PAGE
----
Toronto: Seal, 1988, c1933.
Toronto: Seal, 1988, c1935.
The last few weeks I've been slowly rereading this duo of books by L.M. Montgomery. I recall enjoying them when I was much younger, though I didn't really grasp Pat's pathological fear of change then. This time around, while I was often impatient with the emphasis on this characteristic of Pat's, I also understood her melancholy at how fast time was passing, how quickly things changed, how time wouldn't just stand still for one minute so she could get a grasp on it.
I also knew, this time around, that L.M. Montgomery felt that Pat was most like her, of all her heroines. That she was going through some dark times as she was writing these books, and Pat's feeling of everything being cursed by being connected with her was part of Montgomery's own fear. Pat loses her friend Bets in the first book to sudden illness, and her next friend Suzanne Kirk in the second book to sudden marriage - both of these seemingly random occurrences reflect Montgomery's own sense of uncontrollable loss at this time in her life.
Pat's resistance to change is really her most observable characteristic. And yet at the same time these books seem changeless. Pat spends 10 years doing much the same things, for the whole second book, and it's notable how often spring turns to summer turns to autumn, how frequently she is gazing at a sunset as the day ends. Every now and again there is a little bit of self-awareness, a little glimpse at her loneliness and dare we say boredom, a glimpse that she pushes away to continue on with the same routine. Her childhood friend Hilary Gordon (Jingle) is absent through most of the second book, although we all know what has to happen at the end. And unlike many other readers, I find Hilary much more appealing than Gilbert Blythe or Teddy Kent.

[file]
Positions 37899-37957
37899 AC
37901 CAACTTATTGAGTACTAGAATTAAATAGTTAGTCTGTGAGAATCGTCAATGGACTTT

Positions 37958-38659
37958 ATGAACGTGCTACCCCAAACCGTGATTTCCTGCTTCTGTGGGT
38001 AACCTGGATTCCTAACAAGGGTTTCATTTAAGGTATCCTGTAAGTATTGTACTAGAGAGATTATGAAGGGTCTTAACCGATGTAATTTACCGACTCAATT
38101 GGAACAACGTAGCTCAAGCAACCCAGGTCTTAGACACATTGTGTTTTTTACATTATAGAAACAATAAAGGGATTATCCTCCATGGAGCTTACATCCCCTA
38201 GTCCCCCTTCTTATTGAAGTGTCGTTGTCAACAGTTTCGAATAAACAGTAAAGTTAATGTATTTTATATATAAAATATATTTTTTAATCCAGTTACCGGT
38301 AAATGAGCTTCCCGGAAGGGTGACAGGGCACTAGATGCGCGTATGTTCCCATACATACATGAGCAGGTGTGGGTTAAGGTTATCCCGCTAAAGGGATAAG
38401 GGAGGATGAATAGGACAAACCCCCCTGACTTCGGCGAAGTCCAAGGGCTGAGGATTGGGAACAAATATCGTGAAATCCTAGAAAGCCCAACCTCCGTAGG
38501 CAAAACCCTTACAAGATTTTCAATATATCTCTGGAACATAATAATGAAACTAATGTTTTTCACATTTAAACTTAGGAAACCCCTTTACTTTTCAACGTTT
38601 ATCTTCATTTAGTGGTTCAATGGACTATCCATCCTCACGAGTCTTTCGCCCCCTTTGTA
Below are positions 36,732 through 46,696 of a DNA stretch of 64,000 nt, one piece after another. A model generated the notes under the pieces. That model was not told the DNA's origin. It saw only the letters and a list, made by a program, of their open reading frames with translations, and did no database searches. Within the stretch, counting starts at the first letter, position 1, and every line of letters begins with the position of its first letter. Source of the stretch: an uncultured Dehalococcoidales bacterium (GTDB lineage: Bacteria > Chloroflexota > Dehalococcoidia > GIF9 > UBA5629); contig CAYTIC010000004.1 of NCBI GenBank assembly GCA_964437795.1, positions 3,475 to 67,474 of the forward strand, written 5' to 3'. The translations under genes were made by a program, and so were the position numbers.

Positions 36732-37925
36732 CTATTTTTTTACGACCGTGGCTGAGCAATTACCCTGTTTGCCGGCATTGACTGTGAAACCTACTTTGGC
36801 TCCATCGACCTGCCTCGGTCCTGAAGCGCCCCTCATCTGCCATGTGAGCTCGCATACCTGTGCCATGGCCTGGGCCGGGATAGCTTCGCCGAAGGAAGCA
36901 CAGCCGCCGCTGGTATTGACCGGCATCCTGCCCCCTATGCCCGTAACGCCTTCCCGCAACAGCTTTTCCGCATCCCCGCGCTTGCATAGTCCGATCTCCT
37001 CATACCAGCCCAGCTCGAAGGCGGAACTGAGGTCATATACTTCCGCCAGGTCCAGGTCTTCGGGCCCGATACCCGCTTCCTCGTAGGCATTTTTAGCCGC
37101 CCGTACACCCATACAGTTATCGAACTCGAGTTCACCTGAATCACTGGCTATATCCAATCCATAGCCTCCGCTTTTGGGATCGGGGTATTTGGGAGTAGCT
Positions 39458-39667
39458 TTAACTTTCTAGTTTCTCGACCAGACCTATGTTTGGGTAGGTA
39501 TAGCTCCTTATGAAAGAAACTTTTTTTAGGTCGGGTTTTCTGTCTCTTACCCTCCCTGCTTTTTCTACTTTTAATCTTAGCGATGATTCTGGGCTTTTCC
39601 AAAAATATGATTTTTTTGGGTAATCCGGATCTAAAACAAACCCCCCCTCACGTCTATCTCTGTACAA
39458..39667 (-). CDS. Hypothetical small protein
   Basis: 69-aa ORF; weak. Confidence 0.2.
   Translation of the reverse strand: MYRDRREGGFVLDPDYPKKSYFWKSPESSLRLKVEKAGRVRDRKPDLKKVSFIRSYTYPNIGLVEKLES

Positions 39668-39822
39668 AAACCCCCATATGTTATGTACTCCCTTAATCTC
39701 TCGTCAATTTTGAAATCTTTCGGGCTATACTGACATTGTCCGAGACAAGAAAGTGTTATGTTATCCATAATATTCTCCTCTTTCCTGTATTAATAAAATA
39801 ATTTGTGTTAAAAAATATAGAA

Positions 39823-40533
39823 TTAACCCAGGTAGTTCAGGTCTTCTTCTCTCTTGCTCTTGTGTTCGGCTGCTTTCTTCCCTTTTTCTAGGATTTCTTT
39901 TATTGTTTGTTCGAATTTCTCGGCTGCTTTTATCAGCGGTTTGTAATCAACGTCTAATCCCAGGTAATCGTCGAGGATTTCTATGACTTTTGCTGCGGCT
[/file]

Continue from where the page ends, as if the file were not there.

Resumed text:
There are some odd elements in these stories. Pat's angelic mother, who doesn't really have a role in the book other than being invalided in her room, is largely absent as a character - Pat's true maternal figure is their Irish servant Judy Plum, who recalls other servants like Rebecca Dew from Anne of Windy Poplars, or Susan Baker from Rilla of Ingleside. Judy talks in a constant brogue (which, yes, gets a bit old quickly), and has her own particular way of saying things -- she is a "character". And yet she is the only one who truly understands Pat's sensitivity and character, and it is Judy who sets things right in the end.
Through both of these books, Pat is obsessively attached to Silver Bush, letting her connection to her home shape her life -- in the way she turns down a teaching career to stay home and run the show when her mother is invalided, in the way she rejects many suitors who would take her away from Silver Bush, in her loathing of her brother's wife who is seen as an interloper into their world. And in the end, it takes catastrophic, unavoidable change to convince her to leave PEI and admit who it is that she truly loves -- and it's not Silver Bush.
What I find most interesting in these books is the idea of tradition vs. modernism -- while Montgomery despised modernist writing & poetry, there is almost a breath of it here in Jingle's character. He loves Pat, but is also able to leave to follow his own dream of being an architect. He travels the world and takes in inspiration from other places, eventually building a house for Pat in BC. It's this sense that the world is becoming wider, and that in creating a literal firestorm at the end of this book, Montgomery isn't leaving Pat any choice; she'll have to join the modern world. Did she feel that way herself - that her past and her attachment to it couldn't be shaken loose, but that somewhere deep down, she wanted everything leveled, to be given a chance to start over? We will never know, but since she wrote these books while struggling through awful times in her life, perhaps a clean slate was a tempting idea, one that she gave Pat in the end.
Rereading these two as an older reader really gave me much more to ponder. Pat is not as fey, ambitious or clever as Anne or Emily, but there is something to her that is memorable nonetheless. And I found the domesticity in this much easier to take than in Jane of Lantern Hill, where it seems strange and overdone to me. If you've read any or all of these books, feel free to weigh in with your comments!